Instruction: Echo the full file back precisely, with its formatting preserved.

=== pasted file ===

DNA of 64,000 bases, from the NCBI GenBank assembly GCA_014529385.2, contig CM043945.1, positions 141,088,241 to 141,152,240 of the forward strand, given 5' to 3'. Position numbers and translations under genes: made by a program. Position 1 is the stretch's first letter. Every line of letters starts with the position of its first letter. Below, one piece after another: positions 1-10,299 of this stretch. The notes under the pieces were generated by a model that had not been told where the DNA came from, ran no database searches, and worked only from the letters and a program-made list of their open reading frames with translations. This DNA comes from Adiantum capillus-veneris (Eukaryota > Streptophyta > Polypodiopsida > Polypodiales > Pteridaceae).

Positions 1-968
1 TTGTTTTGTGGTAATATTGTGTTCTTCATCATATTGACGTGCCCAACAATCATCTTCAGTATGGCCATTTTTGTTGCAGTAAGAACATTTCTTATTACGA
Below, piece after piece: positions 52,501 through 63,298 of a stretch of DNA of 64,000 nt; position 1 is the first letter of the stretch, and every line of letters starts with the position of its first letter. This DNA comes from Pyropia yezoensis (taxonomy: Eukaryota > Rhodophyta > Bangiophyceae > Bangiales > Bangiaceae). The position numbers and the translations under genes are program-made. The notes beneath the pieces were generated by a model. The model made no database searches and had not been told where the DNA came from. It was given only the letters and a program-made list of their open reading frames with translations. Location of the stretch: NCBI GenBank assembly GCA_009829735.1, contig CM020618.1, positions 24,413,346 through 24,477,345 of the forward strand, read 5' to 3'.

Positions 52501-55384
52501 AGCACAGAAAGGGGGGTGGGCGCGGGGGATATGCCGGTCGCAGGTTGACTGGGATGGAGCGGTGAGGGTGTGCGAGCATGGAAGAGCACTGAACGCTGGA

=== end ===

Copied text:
DNA of 64,000 bases, from the NCBI GenBank assembly GCA_014529385.2, contig CM043945.1, positions 141,088,241 to 141,152,240 of the forward strand, given 5' to 3'. Position numbers and translations under genes: made by a program. Position 1 is the stretch's first letter. Every line of letters starts with the position of its first letter. Below, one piece after another: positions 1-10,299 of this stretch. The notes under the pieces were generated by a model that had not been told where the DNA came from, ran no database searches, and worked only from the letters and a program-made list of their open reading frames with translations. This DNA comes from Adiantum capillus-veneris (Eukaryota > Streptophyta > Polypodiopsida > Polypodiales > Pteridaceae).

Positions 1-968
1 TTGTTTTGTGGTAATATTGTGTTCTTCATCATATTGACGTGCCCAACAATCATCTTCAGTATGGCCATTTTTGTTGCAGTAAGAACATTTCTTATTACGA
Below, piece after piece: positions 52,501 through 63,298 of a stretch of DNA of 64,000 nt; position 1 is the first letter of the stretch, and every line of letters starts with the position of its first letter. This DNA comes from Pyropia yezoensis (taxonomy: Eukaryota > Rhodophyta > Bangiophyceae > Bangiales > Bangiaceae). The position numbers and the translations under genes are program-made. The notes beneath the pieces were generated by a model. The model made no database searches and had not been told where the DNA came from. It was given only the letters and a program-made list of their open reading frames with translations. Location of the stretch: NCBI GenBank assembly GCA_009829735.1, contig CM020618.1, positions 24,413,346 through 24,477,345 of the forward strand, read 5' to 3'.

Positions 52501-55384
52501 AGCACAGAAAGGGGGGTGGGCGCGGGGGATATGCCGGTCGCAGGTTGACTGGGATGGAGCGGTGAGGGTGTGCGAGCATGGAAGAGCACTGAACGCTGGA